2020 marks three decades since United Nations adopted the Basic Principles on the Role of Lawyers
Lawyers’ Rights Watch Canada has released a report summarizing its interventions at the United Nations.
In 2005, the UN granted consultative status to the volunteer-run organization comprised of about two hundred Canadian lawyers. Since then, LRWC has advocated on behalf of lawyers and other human rights defenders before the UN Human Rights Council and other UN bodies.
Catherine Morris, executive director of LRWC, explained these advocacy efforts in a report published on Oct. 27 on Slaw.ca, which marked the 30th anniversary of the UN Basic Principles on the Role of Lawyers.
The report noted that the impacts of the COVID-19 pandemic have worsened the breaches of human rights worldwide and have endangered lawyers in many countries, particularly in the Philippines, Turkey and China. LRWC continues to remotely engage with the Council to help protect the rights of lawyers to deliver independent legal services and to promote access to justice without fearing persecution or improper restrictions, the report said.
LRWC, in collaboration with other organizations, has been calling for UN intervention to stop and to seek accountability for the killings of Philippine lawyers since 2016, when the election of Philippine President Rodrigo Duterte sparked a campaign of extrajudicial killings and targeted assassinations of lawyers and other human rights defenders. President Duterte himself has incited these killings and has threatened to kill these defenders, the report said.
LRWC added its voice to the global advocacy that led to the UN Human Rights Council’s passage of Resolution 41/L.2 in July 2019, resulting in the UN High Commissioner for Human Right’s June 2020 report that confirmed the killings of hundreds of human rights defenders in the Philippines and called for an independent investigation of the alleged human rights violations. LRWC also made a statement to the Council in June that listed the names of over 70 jurists and legal workers who were killed or who survived attempts against their lives since July 2016.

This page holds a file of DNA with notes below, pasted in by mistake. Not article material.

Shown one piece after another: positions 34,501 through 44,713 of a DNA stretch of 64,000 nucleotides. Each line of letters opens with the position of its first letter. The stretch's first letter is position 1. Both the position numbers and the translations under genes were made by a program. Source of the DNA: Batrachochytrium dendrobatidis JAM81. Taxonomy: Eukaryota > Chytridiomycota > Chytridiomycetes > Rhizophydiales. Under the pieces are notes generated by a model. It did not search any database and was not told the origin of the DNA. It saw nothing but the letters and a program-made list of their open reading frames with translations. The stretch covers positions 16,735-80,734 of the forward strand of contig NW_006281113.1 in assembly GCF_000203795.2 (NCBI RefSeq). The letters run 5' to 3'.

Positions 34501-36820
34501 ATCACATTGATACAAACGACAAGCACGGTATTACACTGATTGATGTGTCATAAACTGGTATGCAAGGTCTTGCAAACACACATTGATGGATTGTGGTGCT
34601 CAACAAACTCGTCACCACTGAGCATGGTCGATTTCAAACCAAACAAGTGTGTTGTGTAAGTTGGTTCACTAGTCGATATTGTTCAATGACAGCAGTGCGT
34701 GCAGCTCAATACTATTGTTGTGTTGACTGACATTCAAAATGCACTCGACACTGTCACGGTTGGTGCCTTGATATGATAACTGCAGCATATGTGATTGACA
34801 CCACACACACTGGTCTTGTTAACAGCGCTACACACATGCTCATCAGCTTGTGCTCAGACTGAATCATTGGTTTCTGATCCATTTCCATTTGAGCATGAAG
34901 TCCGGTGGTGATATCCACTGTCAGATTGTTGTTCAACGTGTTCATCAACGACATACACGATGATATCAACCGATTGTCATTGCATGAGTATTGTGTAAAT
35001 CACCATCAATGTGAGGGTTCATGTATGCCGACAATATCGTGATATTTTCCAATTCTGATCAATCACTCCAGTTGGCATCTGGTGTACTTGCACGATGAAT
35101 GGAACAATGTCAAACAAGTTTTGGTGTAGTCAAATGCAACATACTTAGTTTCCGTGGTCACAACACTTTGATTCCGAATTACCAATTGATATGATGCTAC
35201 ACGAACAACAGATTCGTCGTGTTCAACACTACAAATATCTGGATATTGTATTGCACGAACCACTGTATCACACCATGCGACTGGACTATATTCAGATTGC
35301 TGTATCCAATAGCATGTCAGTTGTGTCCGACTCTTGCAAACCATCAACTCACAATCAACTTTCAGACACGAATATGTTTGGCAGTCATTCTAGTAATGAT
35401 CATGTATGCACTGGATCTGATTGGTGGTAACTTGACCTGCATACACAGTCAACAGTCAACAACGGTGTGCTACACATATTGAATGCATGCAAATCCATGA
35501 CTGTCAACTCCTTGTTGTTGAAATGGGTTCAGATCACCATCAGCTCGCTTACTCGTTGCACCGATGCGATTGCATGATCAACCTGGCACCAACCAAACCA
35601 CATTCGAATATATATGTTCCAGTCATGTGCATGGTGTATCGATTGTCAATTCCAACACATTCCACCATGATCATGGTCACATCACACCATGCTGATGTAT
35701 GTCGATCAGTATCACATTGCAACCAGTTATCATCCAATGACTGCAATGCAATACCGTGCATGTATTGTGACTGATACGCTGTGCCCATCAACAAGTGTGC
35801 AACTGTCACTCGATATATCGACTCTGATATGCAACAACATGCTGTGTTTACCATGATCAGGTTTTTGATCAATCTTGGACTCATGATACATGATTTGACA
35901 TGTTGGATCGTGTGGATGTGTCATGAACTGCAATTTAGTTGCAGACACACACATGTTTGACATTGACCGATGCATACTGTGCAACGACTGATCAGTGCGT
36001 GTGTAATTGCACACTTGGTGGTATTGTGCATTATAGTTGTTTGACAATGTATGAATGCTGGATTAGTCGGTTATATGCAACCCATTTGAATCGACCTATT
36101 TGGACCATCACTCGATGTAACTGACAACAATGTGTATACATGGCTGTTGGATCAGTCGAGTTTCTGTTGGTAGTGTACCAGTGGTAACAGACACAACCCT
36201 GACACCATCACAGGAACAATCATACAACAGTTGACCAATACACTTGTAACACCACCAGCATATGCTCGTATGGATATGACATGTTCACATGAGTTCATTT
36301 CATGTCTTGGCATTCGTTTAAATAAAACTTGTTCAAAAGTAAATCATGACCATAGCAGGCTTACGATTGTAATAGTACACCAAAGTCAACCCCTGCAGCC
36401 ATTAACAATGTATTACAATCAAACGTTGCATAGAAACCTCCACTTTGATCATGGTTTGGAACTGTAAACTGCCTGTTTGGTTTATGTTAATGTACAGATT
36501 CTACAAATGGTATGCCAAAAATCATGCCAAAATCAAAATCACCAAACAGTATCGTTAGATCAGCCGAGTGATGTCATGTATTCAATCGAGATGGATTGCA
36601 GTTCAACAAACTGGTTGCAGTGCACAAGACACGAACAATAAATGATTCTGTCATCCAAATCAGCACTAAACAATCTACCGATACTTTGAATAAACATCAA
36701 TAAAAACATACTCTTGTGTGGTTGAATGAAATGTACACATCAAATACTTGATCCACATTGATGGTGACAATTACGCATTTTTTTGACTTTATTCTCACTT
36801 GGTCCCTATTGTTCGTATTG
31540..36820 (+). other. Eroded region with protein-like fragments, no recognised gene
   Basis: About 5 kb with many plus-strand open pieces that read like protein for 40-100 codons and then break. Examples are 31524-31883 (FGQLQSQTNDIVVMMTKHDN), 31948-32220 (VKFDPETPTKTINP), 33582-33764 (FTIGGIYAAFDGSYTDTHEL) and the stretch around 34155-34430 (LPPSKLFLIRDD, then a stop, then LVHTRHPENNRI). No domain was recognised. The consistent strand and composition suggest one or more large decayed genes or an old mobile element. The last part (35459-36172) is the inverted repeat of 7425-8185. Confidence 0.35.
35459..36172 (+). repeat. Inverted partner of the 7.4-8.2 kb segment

Since 2006, LRWC has also worked on letters, reports, an amicus brief and numerous interventions at the UN in relation to the mass arrests, convictions and imprisonment of over a thousand lawyers in Turkey who had advised clients in politically sensitive cases. The COVID-19 pandemic has put these detained lawyers at a heightened risk, the report said.
LRWC intervened at the Council in July and September to discuss the terrorism charges against the Turkish chairperson of Amnesty International and to emphasize that, during the April release of 90,000 prisoners amid the COVID-19 pandemic, lawyers and human rights defenders had been excluded.
LRWC and other lawyers’ organizations issued a joint letter to Special Procedures of the UN Human Rights Council regarding the case of detained human rights lawyer Ebru Timtik, who had been convicted under terrorism laws after trials which the LRWC dubbed grossly unfair. Last August, Timtik died following a hunger strike she undertook as a plea for fair trials for herself and for her colleagues.
Since 2005, LRWC has also intervened at the UN as a part of the international advocacy to hold China accountable for human rights violations. In June, UN independent experts urged the adoption of collective measures to deal with how fundamental freedoms have been repressed in China and with how protest and democracy advocacy have been stifled in Hong Kong. In response, LRWC, alongside over 300 other organizations, called for an international mechanism that would monitor and report on human rights violations.
In September LRWC issued a statement criticizing China’s imposition of a national security law in Hong Kong that it said had criminalized peaceful dissent and human rights advocacy, and has since led to the arbitrary detention of hundreds of dissidents.